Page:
For a moment, it looked as though the Italian government would reach its goal of vaccinating 80% of Italy’s population against the coronavirus by the end of September.
On September 30th, the counter hovered at a tantalisingly close 78.5%.
A couple of weeks earlier, in a push to make it over the finish line, government ministers passed a decree making it obligatory for all workers to produce a health certificate or ‘green pass’ to enter the workplace from October 15th.
It was hoped that the requirement to show a green pass – which proves that the holder has received at least one dose of the vaccine, has recovered from Covid in the past six months, or has recently tested negative for the virus – would nudge the vaccine-hesitant over the fence and provide a boost to the final stages of the campaign.
But with just one week to go before the rule comes into force, the government’s vaccination counter remains stubbornly stuck at 79.74%, indicating that the hoped-for ‘green pass effect’ hasn’t materialised on a national level.
A report published by the Gimbe foundation for evidence-based medicine on Thursday shows that the rate of new vaccines administered declined by 22.2% in the week between September 27th and October 3rd.
Overall, the rate of vaccine dose administration shows a steady weekly decline between August 30th and the start of October, bar a brief bump in the week of September 20th-26th.
One thing the green pass requirement does appear to have influenced, the report shows, is the public’s use of rapid antigen tests.
These increased by 57.7% in the month between August 6th (when a green pass requirement was first introduced for entry to leisure and sport facilities and indoor dining) and September 7th.
The seven-day moving average in rapid test use increased from 113,000 on August 6th to 178,000 on September 7th, and has since plateaued.
“The progressive expansion of the green pass has had a very clear effect in terms of population testing, contributing to reducing the circulation of the virus,” said the foundation’s president, Dr. Nino Cartabellotta.
“But up to now, it has not brought about a surge in the curve of newly vaccinated,”
“Considering that at least five million unvaccinated people are of working age, the litmus test to assess the effectiveness of the ‘gentle push’ will come around October 15th, when the mandatory green pass for public and private employees takes effect”.
The sluggish vaccine uptake rate of recent weeks stands in stark contrast to that of late July, when prime minister Mario Draghi first announced the introduction of the green pass as a requirement for entering sports and leisure facilities.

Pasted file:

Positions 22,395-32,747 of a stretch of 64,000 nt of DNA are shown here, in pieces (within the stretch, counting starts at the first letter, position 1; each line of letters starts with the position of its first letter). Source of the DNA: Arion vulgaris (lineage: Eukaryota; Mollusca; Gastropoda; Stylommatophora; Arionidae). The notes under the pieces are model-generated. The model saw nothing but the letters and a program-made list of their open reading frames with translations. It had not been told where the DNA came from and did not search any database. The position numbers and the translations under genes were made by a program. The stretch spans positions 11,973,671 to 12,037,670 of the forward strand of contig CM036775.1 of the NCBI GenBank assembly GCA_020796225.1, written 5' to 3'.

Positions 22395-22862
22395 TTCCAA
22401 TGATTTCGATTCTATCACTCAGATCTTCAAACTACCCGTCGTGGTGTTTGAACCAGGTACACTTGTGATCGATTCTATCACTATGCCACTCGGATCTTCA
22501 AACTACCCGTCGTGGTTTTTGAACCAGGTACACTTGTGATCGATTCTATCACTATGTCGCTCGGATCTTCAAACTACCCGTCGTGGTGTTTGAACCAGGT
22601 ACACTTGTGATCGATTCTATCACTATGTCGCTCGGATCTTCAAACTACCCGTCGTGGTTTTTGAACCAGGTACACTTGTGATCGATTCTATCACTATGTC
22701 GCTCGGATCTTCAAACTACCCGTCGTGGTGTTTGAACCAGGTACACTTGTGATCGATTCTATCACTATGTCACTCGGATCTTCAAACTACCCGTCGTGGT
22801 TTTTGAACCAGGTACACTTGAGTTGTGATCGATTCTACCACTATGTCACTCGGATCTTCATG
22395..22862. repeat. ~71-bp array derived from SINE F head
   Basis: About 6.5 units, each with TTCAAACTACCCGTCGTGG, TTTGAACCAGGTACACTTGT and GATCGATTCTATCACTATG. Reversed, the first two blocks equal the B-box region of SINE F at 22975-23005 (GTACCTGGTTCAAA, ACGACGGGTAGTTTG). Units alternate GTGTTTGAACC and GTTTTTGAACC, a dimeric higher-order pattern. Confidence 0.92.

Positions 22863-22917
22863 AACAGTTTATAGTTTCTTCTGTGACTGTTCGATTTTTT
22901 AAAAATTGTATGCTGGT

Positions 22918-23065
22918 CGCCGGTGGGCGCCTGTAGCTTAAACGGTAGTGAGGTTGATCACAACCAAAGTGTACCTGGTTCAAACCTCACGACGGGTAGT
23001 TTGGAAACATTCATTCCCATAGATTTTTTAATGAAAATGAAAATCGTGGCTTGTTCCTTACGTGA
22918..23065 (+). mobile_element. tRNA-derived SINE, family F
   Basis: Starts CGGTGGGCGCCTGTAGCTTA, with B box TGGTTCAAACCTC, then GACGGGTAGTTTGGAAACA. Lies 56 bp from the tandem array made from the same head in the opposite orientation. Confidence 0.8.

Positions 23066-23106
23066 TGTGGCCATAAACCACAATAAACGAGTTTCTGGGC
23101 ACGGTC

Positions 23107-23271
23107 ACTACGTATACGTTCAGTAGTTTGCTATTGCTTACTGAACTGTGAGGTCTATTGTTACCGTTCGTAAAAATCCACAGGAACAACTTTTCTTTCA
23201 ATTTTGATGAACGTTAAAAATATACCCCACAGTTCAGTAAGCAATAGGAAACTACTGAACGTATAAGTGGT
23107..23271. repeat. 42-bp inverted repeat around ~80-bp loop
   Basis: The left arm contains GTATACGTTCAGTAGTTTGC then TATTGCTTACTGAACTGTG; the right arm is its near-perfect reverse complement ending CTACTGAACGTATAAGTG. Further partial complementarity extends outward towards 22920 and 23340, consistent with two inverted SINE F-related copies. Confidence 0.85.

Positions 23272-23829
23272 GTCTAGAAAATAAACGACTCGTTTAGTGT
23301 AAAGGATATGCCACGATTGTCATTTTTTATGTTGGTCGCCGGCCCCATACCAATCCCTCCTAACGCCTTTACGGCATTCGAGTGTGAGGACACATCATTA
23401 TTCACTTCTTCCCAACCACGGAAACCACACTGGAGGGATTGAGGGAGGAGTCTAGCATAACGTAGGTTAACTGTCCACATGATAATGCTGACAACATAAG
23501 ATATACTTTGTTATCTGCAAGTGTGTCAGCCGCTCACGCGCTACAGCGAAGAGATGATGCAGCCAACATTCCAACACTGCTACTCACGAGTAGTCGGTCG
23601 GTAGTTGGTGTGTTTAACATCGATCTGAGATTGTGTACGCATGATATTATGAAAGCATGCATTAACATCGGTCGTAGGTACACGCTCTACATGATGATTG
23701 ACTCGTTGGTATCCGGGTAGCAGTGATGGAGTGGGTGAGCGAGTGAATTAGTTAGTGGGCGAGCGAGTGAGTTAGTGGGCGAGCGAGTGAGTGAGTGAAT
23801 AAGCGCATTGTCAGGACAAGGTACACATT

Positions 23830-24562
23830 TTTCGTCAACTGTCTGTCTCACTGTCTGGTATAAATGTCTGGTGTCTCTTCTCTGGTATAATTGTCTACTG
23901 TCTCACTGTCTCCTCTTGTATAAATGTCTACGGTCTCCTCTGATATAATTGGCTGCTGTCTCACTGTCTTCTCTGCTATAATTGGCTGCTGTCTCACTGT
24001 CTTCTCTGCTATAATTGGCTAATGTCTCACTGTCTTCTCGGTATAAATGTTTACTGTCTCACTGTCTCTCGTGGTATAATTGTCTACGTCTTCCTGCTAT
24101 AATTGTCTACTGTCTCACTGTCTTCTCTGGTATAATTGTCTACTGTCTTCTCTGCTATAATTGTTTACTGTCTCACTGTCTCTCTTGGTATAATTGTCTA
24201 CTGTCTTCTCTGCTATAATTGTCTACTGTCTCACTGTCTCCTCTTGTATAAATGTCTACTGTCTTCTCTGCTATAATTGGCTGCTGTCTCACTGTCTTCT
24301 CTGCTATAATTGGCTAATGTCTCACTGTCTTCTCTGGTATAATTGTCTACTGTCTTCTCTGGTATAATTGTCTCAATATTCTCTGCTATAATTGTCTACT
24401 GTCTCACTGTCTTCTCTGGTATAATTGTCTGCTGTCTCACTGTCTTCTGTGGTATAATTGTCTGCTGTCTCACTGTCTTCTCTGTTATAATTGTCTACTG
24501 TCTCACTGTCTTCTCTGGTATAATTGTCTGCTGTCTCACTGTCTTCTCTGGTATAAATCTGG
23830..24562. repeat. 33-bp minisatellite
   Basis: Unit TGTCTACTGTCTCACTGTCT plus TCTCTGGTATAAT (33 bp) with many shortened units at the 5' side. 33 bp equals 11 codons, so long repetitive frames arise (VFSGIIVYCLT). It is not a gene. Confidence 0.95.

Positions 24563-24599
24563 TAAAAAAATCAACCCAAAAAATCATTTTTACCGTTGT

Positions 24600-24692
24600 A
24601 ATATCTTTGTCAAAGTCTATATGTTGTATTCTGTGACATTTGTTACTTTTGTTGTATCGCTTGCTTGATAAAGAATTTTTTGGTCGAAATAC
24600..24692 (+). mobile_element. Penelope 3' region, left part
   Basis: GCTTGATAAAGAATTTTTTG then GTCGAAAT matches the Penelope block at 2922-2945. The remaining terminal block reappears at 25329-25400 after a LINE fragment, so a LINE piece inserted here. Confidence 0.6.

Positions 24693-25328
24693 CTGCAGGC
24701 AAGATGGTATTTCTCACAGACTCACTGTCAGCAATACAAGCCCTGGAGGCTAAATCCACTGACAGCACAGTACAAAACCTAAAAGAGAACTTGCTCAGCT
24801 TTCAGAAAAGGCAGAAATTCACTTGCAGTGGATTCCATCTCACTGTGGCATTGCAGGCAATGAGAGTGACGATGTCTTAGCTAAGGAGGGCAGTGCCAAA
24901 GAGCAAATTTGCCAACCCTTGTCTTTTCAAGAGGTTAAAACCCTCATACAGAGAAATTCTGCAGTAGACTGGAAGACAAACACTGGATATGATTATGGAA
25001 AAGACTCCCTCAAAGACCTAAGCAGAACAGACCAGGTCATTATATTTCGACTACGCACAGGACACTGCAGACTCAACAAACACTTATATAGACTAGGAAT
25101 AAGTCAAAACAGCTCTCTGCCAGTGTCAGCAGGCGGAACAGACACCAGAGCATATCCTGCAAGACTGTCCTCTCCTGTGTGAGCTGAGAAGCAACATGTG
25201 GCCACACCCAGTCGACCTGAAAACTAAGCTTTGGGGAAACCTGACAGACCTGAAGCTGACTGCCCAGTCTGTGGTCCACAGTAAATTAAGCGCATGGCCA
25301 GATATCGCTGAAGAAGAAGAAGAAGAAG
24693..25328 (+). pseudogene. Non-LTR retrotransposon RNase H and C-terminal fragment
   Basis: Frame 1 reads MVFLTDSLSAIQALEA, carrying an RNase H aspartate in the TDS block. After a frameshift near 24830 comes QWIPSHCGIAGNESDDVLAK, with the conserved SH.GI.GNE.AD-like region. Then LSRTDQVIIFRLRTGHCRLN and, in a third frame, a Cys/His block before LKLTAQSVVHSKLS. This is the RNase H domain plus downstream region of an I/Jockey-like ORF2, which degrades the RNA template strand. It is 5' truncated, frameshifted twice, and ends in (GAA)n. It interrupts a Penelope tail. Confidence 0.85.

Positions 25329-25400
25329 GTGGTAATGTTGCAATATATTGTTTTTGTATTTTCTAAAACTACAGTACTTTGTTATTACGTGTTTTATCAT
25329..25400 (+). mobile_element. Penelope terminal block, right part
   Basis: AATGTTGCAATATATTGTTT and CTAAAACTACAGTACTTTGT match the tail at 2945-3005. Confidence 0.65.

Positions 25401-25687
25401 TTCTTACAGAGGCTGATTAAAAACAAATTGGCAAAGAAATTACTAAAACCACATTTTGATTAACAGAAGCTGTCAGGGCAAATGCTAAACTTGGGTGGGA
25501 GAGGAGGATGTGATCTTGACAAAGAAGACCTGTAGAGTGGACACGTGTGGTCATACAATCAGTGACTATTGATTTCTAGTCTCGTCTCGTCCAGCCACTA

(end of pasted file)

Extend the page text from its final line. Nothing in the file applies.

Despite widespread protests, online vaccination booking portals struggled to cope with demand for appointments in the immediate aftermath, with at least half a million appointments made in the 24 hours following Draghi’s televised address.
But with the majority of the population now inoculated against the virus, those who remain unvaccinated are likely to be the most staunch holdouts, with the greatest level of resistance to the government’s efforts.
8.3 million eligible people in Italy currently remain unvaccinated, according to the foundation’s report.
It is not known what proportion of those people are unable to get vaccinated for medical reasons.
In introducing a health certificate requirement for employees, Italy has followed a similar path to France, where workers in public-facing roles have since August 9th been required to show a health certificate.
From mid-October these employees will no longer be able to access free tests, but must pay for ‘convenience tests’ at a rate of €29 for an antigen test or €49 for a PCR test.
Despite some initial resistance, France’s immunisation campaign has been broadly successful, with almost 90% of the eligible population now vaccinated.
Italy has never provided free testing, though the government has introduced similar caps on the cost (however the exact price varies between region) and recently extended the validity of green passes generated from a negative PCR test result from 48 hours to 72.
The Italian government however has not ruled out the possibility of introducing a vaccination mandate for all if its targets are not reached.
Ministers previously stated that any new rules would be evaluated partly based on the vaccination rate achieved by September 30th, as this would make clear the extent of vaccine hesitancy in the country.
At a press conference in September, Health Minister Roberto Speranza said the Italian government would proceed “without fear” with plans to introduce a mandate if it were deemed necessary “in the defence of the right to health and the need to avoid new deprivations of freedom”.